- Apparel retailer Torrid released the first of four short films in a new video campaign starring Barbie Ferreira from HBO's "Euphoria", according to a company press release.
- The "Torrid Stories" campaign aims to promote confidence throughout the video spots featuring products from the plus-size retailer. In the first humorous ad, dubbed "Locked Out," Ferreira is locked out of her apartment in her underwear while retrieving a delivery. She dons the accessories in the package and creatively tries to get back into her home, taking a break with a selfie.
- Torrid's second video, "Night Out," will debut on Dec. 18 with TV personality RuPaul. The remaining spots in the series will run on a campaign microsite through 2020 and be promoted via Torrid's Instagram and Facebook pages alongside hashtags #FeelTheFit and #TORRIDStories.
Torrid's new video campaign is bold and provocative and promotes self-confidence with quirkiness and relatable humor. In the first spot, curvy actress Ferreira gracefully models the brand's underwear in a situation that most people would consider embarrassing.
The retail brand has a history of producing ad campaigns that highlight all women's bodies in intimate wear, showcasing a message around beauty of all sizes, in a category known for Victoria's Secret models. In 2017, the brand's #TheseCurves campaign on social media featured real Torrid fans instead of professional models. Torrid asked loyal customers to share photos of themselves in the brand's products on social channels explaining "what makes #TheseCurves all yours" for a chance to star in the ads. Torrid enlisted influencers and social media personalities to extend the contest's reach, encourage user-generated content and spur a conversation online about body positivity and embracing differences.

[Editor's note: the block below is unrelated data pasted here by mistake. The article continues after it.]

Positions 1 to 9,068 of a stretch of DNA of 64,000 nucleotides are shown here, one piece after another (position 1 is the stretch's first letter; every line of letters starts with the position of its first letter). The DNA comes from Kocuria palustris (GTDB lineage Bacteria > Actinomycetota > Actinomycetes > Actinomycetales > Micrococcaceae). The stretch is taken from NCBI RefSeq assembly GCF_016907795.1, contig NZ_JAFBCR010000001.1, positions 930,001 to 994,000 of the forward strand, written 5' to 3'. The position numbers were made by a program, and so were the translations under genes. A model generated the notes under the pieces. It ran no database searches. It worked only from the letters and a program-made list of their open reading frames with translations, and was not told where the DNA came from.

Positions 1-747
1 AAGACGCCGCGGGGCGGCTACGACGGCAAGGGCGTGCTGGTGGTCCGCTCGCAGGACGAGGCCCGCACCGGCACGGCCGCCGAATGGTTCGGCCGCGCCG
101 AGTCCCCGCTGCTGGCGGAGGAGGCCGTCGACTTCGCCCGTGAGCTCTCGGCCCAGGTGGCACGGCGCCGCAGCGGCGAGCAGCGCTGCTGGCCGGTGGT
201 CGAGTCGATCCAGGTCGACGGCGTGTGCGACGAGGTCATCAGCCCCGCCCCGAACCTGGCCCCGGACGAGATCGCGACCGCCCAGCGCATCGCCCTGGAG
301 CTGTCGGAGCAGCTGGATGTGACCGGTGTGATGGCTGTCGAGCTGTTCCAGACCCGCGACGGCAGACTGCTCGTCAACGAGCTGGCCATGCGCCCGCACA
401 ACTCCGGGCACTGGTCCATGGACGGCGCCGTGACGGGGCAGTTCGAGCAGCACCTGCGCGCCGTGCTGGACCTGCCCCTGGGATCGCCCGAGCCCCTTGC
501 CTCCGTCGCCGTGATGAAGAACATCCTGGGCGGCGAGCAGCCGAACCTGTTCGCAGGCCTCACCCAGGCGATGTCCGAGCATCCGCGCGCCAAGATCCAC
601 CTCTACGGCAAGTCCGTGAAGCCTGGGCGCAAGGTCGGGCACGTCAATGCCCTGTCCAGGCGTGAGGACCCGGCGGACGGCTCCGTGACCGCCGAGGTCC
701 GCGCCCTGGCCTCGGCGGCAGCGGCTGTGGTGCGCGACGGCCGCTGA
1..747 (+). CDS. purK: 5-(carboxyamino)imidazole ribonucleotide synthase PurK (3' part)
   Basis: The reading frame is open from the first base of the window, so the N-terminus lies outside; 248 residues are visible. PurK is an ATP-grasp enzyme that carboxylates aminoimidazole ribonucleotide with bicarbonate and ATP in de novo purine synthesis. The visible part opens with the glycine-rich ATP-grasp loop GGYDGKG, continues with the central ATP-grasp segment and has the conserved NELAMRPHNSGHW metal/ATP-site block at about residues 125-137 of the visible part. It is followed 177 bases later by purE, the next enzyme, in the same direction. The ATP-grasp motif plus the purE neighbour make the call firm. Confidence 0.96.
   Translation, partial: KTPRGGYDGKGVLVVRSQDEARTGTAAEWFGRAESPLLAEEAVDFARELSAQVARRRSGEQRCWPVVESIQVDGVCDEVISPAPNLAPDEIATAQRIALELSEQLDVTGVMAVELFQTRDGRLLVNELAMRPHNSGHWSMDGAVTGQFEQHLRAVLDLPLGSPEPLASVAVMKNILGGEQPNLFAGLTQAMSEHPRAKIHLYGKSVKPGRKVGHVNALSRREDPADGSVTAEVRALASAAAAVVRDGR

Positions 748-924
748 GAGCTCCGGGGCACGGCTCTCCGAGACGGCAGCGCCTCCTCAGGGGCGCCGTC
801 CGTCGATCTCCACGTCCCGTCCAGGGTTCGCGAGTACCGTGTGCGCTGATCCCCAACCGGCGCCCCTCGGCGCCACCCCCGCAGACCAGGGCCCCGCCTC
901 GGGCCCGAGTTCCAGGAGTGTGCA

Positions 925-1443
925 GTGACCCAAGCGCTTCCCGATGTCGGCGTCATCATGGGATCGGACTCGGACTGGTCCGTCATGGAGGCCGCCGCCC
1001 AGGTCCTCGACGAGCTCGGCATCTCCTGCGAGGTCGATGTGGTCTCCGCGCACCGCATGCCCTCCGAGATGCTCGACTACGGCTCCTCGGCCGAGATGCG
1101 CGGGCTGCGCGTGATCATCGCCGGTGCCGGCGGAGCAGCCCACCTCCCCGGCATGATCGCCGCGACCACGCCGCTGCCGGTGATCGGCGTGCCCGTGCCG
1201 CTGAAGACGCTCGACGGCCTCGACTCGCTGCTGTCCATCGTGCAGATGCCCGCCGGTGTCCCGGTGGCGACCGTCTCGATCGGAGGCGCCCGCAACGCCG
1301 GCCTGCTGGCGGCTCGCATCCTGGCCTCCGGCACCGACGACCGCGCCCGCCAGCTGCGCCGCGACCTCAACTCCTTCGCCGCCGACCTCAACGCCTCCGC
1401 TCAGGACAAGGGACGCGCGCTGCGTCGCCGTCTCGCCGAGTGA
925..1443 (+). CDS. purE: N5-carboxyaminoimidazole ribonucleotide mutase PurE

Torrid's body positivity-focused campaign messaging appears to be strategically wooing these consumers by working with hip actors such as Ferreira and RuPaul by illustrating how women of all sizes can be fashionable and beautiful.
Despite a growing number of women looking for more size-inclusive choices in apparel and intimates, retailers aren't necessarily delivering to these audiences. In September, Bloomberg reported that apparel conglomerate Ascena is mulling the sale of its Lane Bryant and Catherine's plus banners, while retailer Avenue in August abruptly shuttered all stores and is winding down its business.
Forty-two percent of American teenagers purchase plus sizes, data from Euromonitor shows. One-third of female consumers identify as plus-size, per a report from NPD Group's Consumer Tracking Service, highlighting a large group of consumers that may be responsive to marketing messages around inclusivity and body positivity.